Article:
The ability for a settlement to let companies 'manage' a holding/outposts is not removed by this system, a nice robust security system will account for that. As a settlement grows more and more members of it's companies will need to be involved in the logistics to keep the lights on, much less growing.
But the important key is that mechanical ownership of the settlement benefiting assets needs to be the settlement itself to facilitate a war mechanic and avoid the situation we see today with feuds, and to avoid the situations we can easily see happening in the future as the potential number of companies and available influence grow unchecked. The benefits aren't really to the settlement itself, but to the companies themselves by freeing resources that were being used purely on behalf of the settlement aspect (influence) and removing the need to company hop or worry about company membership levels, which frees companies to actually build and maintain an identity.
|Wolf of Rathglen 09.13.2016 07:25|
I love the parts where company members have more involvement with their facilities. I want to point out a presumption that has been beaten into the lens we view the game through and why that presumption is bad. This starts from the very beginning so it will make sense at the end.
1) War of Towers was always meant to be a temporary condition to provide some pvp action until the designed systems could be programmed and implemented.
2) No one says War of Towers was fun.
3) In War of Towers, a single company claims a distinct landmark inside a hex to claim that hex for its chartering settlement, increasing training levels and size of the pvp window. The settlement then sets what time of day the pvp window will be. ONLY that single company can defend that landmark and the resources it brings on behalf of the entire settlement.
4) Everyone exclaimed how lame War of Towers is and we want holdings instead (based on the early blog and forum posts of holding design) so GW rolled out the recipes and art resources for holdings and outposts.
(Yeah yeah GW added a mechanic of buffering
CONCLUSION: this entire presumption of settlement support from its companies individually maintaining holdings in different hexes goes against all original designs for company and settlement gameplay, the support cycle between the two of them, and most importantly the pvp each generates. It is merely an artifact of a temporary system barely out of alpha.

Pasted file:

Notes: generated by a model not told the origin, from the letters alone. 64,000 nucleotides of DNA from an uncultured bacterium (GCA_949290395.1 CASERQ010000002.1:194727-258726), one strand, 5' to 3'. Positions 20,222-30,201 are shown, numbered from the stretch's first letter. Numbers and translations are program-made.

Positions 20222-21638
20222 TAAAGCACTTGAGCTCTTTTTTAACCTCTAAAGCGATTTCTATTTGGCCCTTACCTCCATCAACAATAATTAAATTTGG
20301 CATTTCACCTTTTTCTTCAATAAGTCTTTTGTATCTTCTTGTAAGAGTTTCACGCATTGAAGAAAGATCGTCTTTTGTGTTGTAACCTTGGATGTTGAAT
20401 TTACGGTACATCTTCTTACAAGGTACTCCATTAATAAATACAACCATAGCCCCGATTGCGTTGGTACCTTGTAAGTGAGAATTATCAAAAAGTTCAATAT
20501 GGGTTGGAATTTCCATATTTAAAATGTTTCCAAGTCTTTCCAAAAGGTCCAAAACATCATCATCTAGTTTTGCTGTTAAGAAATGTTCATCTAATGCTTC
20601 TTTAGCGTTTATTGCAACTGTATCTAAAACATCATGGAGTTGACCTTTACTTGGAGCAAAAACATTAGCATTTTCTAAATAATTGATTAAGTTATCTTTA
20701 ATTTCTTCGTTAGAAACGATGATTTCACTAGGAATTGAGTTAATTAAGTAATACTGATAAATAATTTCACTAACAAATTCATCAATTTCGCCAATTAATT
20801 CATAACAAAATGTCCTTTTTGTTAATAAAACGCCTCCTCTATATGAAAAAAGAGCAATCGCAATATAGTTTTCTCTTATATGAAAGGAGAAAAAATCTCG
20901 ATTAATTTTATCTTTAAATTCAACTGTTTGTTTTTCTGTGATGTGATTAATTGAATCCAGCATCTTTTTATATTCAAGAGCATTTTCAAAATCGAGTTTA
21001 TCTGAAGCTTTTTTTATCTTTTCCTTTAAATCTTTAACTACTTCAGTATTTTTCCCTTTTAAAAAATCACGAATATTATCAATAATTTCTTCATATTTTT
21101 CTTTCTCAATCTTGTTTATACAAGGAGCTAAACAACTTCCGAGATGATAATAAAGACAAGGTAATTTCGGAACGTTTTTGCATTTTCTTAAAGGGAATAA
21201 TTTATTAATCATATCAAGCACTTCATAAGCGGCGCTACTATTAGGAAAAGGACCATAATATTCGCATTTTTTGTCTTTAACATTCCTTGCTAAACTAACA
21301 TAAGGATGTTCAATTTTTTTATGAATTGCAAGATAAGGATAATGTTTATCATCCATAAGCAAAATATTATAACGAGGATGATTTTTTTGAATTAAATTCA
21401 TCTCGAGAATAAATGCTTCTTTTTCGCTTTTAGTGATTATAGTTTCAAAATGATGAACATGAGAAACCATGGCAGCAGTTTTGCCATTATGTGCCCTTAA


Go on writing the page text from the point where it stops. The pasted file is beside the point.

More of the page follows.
If one more second is spent developing companies or their holdings it should be away from that lame artifact no one thinks is fun and towards some contemporary version of the original design.
We have no settlement mechanics to speak of, and I support postponing those until at least company mechanics get fully fleshed out and we can spend Influence on more than one thing.
Because think about it, if we leave behind the ad hoc rushed-out-the-door-to-quell-the-masses band-aids so that holdings generate Influence that fuels all the company activities (pvp, pve, or production) players do when they log in each day, they work to build and improve the structure, then someone feuds your company to take it away, THAT is pvp the player is invested in. It is the epitome of meaningful. It would be almost as if PFO was a territory based pvp game.
Hammerfall: Like a waterfall, but tougher.
|Duffy Swiftshadow 09.13.2016 07:45|
In such a system is their any relationship between holdings and the settlement? Does either of them feed the other in any way? Whats the criteria to claim/attack territory in the first place if they grant influence themselves? (Eventually the map will be full so you can't count on the ability to place somewhere as a starting point for new companies) Are their any limitations on spreading more holdings?
The only reason holdings don't mean much today is the ridiculous stockpiles of resources we have and that they don't feed into any other system. Combined with the ability to endlessly fight over a holding until it's destroyed or one side gets bored diminishes the value of any particular battle or even the asset being fought over, it can be dealt with later. Has anyone actually captured a holding to hold onto it as an expansion of territory or has it all been with the purpose of destruction? Even when they are judged to matter the Settlement responds, not just the company, because the settlement suffers if they are lost and because if they don't the company feels betrayed. Whats the point of a meta grouping of companies if it doesn't help you protect your assets that benefit it? If holdings generated influence to do things, then losing them cripples or removes companies from the bigger picture. That is more likely to empower blobs than to hinder them and puts even more pressure on the company to get help from the settlement.
I'll have to go back and read the old design blogs, but I was under the impression that the holding mechanics while incomplete came out close enough to how it was planned. Yes the multi company stuff and the effort system isn't there, but the core ownership and what they do is. Clearly, as we've demonstrated even at our small scale throughout the system's limited existence, it doesn't work very well and creates a bunch of sociological and mechanical issues. Any replacement needs to find answers to those issues.
|Wolf of Rathglen 09.13.2016 20:10|